- Quick and easy removal (you literally just tear it away from your fabric once you’ve finished with the stitching)
Consider using tear-away backing in these types of projects:
- When you’re working with any type of fabric except for stretchy, knit, and sheer fabrics
- Heavyweight tear-away backing is great for designs that involve a lot of stitching
- Medium weight tear-away backing is firm and easy to remove
- Light weight tear-away backing is super easy to remove and will leave a nice, clean edge
Some tips for using tear-away embroidery backing:
- Make sure your tear-away backing can be torn in both directions. One-directional tear-away backing usually has to be “tugged” to remove it, which increases the chances of distorting or even ruining a delicate embroidery design.
- Tear this backing as close to your embroidery stitching as you can.
- If distortion is going to be an issue, you could use two lighter layers of tear-away backing and remove them one at a time. Just keep in mind that this will take you longer and cost you more money, so only take this approach when it’s absolutely necessary. For more stability in this scenario, an iron-on tear-away backing would be my preference.
I like to use the following tear-away embroidery backing with my projects:
Stitch ‘n’ Tear — Vlieseline
50m x 90cm
Tear-Away Cotton Stable — Madeira
Wash-away embroidery backing
Do you need to remove all of the backing from your project? Wash-away embroidery backing is a good choice. The catch is that it can only be used on certain types of projects.
Wash-away backing is great for:
- Removing all traces of backing from your project
You should use use wash-away backing for these projects:
- Embroidery designs on sheer fabric
- If you are making a lace design on the embroidery design
- Use thin wash-away backing on fabric that has a pile – e.g towelling or fleece. This stops the stitches from becoming buried in the fabric. You would use this backing as well as the backing that is underneath the fabric.
Do not use wash-away backing on:
- Fabric that can’t be washed
- Designs that involve a lot of stitching. This can be tricky to master if you are making lace designs, as some involve a lot of stitches and you need the wash-away backing to last until the end of your design and not perforate during stitching out.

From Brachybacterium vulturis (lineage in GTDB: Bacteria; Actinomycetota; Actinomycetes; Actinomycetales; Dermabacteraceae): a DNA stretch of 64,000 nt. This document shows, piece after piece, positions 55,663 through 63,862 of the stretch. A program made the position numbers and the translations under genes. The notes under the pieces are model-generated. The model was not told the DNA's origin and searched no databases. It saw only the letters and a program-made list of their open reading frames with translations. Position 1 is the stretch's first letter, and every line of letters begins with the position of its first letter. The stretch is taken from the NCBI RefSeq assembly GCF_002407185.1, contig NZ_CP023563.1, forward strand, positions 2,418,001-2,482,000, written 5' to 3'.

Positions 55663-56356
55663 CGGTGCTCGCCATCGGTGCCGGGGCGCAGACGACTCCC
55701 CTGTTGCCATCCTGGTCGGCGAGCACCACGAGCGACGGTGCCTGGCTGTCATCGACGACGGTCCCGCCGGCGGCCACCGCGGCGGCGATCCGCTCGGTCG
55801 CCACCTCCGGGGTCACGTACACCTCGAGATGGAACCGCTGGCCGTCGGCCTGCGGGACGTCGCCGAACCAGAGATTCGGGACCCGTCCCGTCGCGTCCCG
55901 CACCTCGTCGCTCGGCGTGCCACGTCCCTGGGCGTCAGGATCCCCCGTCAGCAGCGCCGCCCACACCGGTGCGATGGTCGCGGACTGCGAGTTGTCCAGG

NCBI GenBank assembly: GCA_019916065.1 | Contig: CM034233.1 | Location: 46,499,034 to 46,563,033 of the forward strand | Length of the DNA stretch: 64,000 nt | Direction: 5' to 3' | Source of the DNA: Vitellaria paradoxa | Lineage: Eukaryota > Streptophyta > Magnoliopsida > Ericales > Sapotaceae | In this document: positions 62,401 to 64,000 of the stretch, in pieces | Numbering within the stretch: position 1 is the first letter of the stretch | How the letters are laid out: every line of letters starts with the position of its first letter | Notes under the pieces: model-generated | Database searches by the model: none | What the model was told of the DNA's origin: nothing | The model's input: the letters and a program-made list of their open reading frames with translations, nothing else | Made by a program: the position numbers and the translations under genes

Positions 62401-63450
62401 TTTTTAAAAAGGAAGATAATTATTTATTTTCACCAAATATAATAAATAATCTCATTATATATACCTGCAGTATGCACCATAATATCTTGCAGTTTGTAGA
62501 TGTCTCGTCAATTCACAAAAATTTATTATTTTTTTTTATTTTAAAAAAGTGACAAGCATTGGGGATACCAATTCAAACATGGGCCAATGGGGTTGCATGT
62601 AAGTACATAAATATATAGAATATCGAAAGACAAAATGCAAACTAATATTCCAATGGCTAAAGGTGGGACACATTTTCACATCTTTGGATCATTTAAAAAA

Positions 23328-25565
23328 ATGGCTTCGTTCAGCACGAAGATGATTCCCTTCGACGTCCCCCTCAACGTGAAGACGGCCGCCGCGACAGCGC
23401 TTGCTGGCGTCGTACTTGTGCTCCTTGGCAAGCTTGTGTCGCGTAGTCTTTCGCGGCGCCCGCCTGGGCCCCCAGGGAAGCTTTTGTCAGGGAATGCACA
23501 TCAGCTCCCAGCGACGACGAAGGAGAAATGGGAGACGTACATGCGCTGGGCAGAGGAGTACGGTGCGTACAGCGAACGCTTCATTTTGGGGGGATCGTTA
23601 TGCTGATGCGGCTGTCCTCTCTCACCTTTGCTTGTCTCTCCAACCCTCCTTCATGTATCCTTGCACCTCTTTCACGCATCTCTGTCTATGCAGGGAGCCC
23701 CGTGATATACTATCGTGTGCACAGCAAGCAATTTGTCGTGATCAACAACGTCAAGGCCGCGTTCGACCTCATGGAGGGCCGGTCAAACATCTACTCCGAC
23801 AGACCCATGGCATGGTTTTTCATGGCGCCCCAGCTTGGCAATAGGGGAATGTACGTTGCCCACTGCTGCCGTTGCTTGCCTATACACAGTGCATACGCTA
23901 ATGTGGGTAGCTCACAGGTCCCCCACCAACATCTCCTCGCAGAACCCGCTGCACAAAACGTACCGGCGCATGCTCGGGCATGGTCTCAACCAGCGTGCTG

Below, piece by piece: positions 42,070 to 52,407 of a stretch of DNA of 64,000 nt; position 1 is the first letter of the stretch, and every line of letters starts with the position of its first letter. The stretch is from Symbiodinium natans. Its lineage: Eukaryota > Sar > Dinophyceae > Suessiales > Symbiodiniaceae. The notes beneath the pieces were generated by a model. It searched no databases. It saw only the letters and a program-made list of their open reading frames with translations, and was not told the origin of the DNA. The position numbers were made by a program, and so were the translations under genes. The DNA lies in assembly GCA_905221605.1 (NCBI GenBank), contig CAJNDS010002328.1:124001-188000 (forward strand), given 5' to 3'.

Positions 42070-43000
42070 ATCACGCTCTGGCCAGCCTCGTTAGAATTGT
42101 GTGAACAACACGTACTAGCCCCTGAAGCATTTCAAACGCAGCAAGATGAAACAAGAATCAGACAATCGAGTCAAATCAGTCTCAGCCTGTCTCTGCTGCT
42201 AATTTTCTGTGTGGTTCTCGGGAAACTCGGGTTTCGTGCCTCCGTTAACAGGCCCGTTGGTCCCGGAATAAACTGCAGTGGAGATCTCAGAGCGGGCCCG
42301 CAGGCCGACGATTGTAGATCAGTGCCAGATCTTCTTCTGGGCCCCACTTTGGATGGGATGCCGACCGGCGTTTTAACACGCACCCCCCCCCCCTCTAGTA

Some tips for using wash-away embroidery backing:
- When removing this backing, try and tear away as much of it as you can (gently!). This will speed up the removal process.
- Rinse using warm water to remove the rest of the backing
- Leave to dry flat and completely as some residue may not come out and this can leave your lace slightly stiff.
I like to use the following wash-away embroidery backing with my projects:
Wash-Away: Avalon Ultra:
30cm x 3m: Clear Brand: Madeira – Extremely firm and stable water-soluble film, to embroider intensely without tearing
Wash-Away: Avalon Film:
30cm x 10m: Clear Brand: Madeira – Water-soluble transparent clear film ideal for looped fabrics and knits
How to choose the right embroidery backing for your embroidery project
Here’s what you should think about when you’re choosing the type of embroidery stabilizer to use for your next embroidery project.
What type of fabric are you using?
- Knit or stretchy fabric? You need to use cut-away backing.
- Using sheer or see-through fabric? Wash-away backing is a smart choice.
- Make sure that the weight of your fabric and backing match up.
- If the fabric you’re using has a pile or a nap, the design (and backing) need to be complementary. A design with a lot of stitching can overwhelm a lightweight fabric. Heavy, napped fabric can overwhelm a light, open design.
What type of embroidery design are you creating?
- If your design involves a lot of stitches, you’ll need a heavier stabilizer.
- If you need to use a specific backing (e.g. cut-away backing for stretchy fabric), make sure your design works well with that backing
What kind of “feel” do you want your final design to have?
- How much drape do you want? A lighter stabilizer (tear-away, wash-away) will give your final design more drape. A heavier stabilizer will give your garment weight and stiffness.